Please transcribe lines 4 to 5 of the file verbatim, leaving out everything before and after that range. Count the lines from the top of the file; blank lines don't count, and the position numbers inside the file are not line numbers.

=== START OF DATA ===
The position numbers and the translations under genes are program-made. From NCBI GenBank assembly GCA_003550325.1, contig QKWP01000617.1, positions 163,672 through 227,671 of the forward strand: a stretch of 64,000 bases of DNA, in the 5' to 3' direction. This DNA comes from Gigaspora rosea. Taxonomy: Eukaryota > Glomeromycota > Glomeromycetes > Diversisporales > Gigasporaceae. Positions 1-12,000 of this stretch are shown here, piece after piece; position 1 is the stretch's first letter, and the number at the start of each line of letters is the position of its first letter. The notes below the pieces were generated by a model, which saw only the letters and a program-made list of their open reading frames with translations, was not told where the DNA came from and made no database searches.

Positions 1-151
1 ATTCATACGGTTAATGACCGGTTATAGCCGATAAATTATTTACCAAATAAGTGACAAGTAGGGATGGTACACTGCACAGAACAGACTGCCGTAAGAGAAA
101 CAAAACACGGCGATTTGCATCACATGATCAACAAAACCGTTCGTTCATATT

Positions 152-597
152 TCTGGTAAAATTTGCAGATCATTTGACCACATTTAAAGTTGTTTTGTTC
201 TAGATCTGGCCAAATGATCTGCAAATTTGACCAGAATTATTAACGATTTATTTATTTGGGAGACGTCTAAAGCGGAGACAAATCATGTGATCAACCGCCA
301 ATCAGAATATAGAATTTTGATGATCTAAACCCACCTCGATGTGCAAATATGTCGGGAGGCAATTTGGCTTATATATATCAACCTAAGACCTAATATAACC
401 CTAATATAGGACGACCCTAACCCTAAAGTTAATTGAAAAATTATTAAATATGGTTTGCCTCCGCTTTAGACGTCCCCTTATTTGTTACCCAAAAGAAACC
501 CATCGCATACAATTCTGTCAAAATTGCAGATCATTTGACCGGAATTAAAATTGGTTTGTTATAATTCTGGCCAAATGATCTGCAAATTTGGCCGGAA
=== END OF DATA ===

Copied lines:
101 CAAAACACGGCGATTTGCATCACATGATCAACAAAACCGTTCGTTCATATT

Positions 152-597